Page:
Figures don’t lie: Frigid February froze many

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If you are like many South Jersey residents who hate everything about the 2013-14 snow season, then you won’t be too terrible fond of the newest numbers put out by the Northeast Regional Climate Center./Northeast Climate Center If you are like many South Jersey residents who hate everything about the 2013-14 snow season, then you won’t be too terrible fond of the newest numbers put out by the Northeast Regional Climate Center./Northeast Climate Center If you are like many South Jersey residents who hate everything about the 2013-14 snow season, then you won’t be too terrible fond of the newest numbers put out by the Northeast Regional Climate Center.

In fact, the center’s February snowfall statistics may make you dislike this winter even more than you thought you did.

While most of us marvel like a child at the first flakes of snow each winter, almost all of us can’t wait to hear any hint of a last call on the winter of 2013-14.

And the most recent numbers published by the Northeast Regional Climate Center tell us what we already know but in a way that’s still hard to believe.

Though it’s been colder than normal and snowier than normal, no one would have predicted it would be this cold or this snowy back in December when the first winter forecasts started flying like snowflakes.

According to the Northeast Regional Climate Center, the winter of 2013-14 has been especially colder and snowier than normal.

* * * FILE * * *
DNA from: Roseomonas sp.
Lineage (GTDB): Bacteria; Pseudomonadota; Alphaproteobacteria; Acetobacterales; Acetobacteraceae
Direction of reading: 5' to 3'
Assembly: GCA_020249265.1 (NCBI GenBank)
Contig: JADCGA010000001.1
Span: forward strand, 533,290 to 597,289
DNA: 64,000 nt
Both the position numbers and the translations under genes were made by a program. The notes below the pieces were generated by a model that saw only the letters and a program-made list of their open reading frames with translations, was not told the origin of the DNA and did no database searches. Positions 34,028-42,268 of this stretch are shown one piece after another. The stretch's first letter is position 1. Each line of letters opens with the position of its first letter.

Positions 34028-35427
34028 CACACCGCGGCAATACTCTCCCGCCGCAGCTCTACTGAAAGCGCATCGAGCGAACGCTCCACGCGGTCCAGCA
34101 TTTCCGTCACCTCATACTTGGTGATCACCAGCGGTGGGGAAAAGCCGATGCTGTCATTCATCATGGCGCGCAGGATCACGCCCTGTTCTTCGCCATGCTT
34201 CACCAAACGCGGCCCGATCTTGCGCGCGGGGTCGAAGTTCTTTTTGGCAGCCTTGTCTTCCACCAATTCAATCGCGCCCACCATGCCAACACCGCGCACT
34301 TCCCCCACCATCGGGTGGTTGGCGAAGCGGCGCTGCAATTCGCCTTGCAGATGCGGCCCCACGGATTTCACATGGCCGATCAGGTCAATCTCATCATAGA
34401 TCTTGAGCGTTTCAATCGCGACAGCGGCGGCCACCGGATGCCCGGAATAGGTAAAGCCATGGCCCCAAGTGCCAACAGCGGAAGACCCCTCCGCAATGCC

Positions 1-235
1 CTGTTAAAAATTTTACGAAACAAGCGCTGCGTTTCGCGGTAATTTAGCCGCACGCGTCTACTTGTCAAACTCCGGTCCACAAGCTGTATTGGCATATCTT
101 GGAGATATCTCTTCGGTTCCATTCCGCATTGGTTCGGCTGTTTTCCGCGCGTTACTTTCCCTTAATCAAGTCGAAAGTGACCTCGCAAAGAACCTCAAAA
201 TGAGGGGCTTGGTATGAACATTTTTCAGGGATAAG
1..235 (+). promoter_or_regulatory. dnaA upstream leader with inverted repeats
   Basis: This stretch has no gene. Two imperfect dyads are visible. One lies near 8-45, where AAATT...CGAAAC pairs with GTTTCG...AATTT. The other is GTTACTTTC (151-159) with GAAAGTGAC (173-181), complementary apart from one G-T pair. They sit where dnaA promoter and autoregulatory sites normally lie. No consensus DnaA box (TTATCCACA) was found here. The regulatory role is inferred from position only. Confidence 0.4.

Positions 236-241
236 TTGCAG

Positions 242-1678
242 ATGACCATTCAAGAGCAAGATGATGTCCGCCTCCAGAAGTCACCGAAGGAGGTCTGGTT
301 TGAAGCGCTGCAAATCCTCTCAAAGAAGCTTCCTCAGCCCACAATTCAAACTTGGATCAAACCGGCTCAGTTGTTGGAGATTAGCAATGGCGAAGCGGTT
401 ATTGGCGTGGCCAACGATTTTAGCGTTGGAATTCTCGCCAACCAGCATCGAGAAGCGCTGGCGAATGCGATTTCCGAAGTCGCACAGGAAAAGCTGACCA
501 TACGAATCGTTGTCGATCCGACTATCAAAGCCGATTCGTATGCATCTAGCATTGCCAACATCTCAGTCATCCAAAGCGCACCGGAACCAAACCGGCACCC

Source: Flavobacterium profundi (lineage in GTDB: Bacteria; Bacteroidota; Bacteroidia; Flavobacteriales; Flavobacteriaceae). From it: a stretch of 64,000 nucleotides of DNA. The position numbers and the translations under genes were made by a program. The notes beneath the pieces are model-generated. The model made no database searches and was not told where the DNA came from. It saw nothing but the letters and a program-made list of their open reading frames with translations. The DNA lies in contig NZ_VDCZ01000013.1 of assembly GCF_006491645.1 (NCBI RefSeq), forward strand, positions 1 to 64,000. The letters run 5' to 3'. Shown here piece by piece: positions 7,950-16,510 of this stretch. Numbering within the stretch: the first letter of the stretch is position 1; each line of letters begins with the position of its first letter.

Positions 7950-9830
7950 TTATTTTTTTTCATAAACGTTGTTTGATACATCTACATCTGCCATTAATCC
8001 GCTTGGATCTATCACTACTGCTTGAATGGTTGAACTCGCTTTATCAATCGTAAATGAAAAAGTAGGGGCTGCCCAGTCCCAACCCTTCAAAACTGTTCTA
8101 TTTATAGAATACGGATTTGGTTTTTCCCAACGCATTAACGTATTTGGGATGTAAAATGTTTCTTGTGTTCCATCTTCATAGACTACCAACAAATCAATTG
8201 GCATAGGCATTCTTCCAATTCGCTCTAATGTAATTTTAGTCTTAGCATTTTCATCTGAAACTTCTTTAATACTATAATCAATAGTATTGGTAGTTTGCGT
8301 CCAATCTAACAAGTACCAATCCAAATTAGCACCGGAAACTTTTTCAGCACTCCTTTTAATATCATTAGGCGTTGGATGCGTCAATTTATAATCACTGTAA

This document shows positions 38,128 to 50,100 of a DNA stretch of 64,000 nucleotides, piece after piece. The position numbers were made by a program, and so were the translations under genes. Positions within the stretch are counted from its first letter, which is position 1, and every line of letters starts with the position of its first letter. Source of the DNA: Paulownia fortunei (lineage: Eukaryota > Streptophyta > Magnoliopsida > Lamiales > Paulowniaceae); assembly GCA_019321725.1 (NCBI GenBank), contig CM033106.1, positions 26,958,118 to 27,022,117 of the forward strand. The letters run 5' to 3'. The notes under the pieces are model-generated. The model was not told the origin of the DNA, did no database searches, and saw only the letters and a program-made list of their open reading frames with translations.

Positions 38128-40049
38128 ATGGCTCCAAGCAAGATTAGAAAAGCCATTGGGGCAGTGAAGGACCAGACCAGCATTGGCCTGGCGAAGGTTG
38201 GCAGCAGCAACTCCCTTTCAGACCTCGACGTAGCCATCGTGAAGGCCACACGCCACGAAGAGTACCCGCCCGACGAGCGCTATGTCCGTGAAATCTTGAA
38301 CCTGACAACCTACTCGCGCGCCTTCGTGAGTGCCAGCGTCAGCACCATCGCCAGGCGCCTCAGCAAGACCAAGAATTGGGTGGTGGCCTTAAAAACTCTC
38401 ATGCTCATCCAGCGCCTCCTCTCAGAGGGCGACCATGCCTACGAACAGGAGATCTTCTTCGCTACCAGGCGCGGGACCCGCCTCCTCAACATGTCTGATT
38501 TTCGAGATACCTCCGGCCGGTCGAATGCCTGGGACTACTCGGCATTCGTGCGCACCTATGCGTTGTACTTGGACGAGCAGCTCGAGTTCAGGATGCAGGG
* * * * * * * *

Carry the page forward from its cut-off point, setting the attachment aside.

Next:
If you are like many South Jersey residents who hate everything about the 2013-14 snow season, then you won’t be too terrible fond of the newest numbers put out by the Northeast Regional Climate Center./Northeast Climate Center If you are like many South Jersey residents who hate everything about the 2013-14 snow season, then you won’t be too terrible fond of the newest numbers put out by the Northeast Regional Climate Center./Northeast Climate Center February 2014 was brutal

And in February 2014 was surprisingly brutal. In a month when the days begin to get longer and the sun travels higher in the sky, temperatures retreated back to January levels across much of the Northeastern United States.

New Jersey residents faired well, enduring February temperatures that averaged about 4 degrees colder than normal, according to the Northeast Regional Climate Center.

But the majority of the Northeast was much colder than normal with temperatures that averaged 6 degrees or more colder than normal.

In western Pennsylvania, temperatures averaged 8 degrees colder than normal, according to the Northeast Regional Climate Center.

In Cleveland, temperatures averaged nearly 10 degrees colder than normal in February.

Snowfall totals across the Northeast have been especially high during the winter of 2013-14./Northeast Regional Climate Center Snowfall totals across the Northeast have been especially high during the winter of 2013-14./Northeast Regional Climate Center Much snowier than normal

With all of that cold air around, it seems natural that the 2013-14 would be one of the snowiest seasons in record.

Once again Atlantic and Cape May county residents have been somewhat fortunate during the winter of 2013-14, according to the Northeast Regional Climate Center. Atlantic and Cape May county snowfall totals had been about 12 inches above normal, not considering the March 3 snowstorm.

But areas immediately around the I-95 corridor from Philadelphia through New York have endured a seasonal snowfall that’s already 30 inches above normal and counting.

In fact, millions of people living in an area from Pittsburgh to New York to Hartford to Boston to Portland, Maine have struggled through a winter that has contained 18-30 inches more snow than normal, according to the Northeast Regional Climate Center figures.

When will it end?

Hidden behind the snowstorm forecasts this weekend was the fact that March 1 began the meteorological spring season.

Unfortunately, the weather seemed more like the depths of winter instead.


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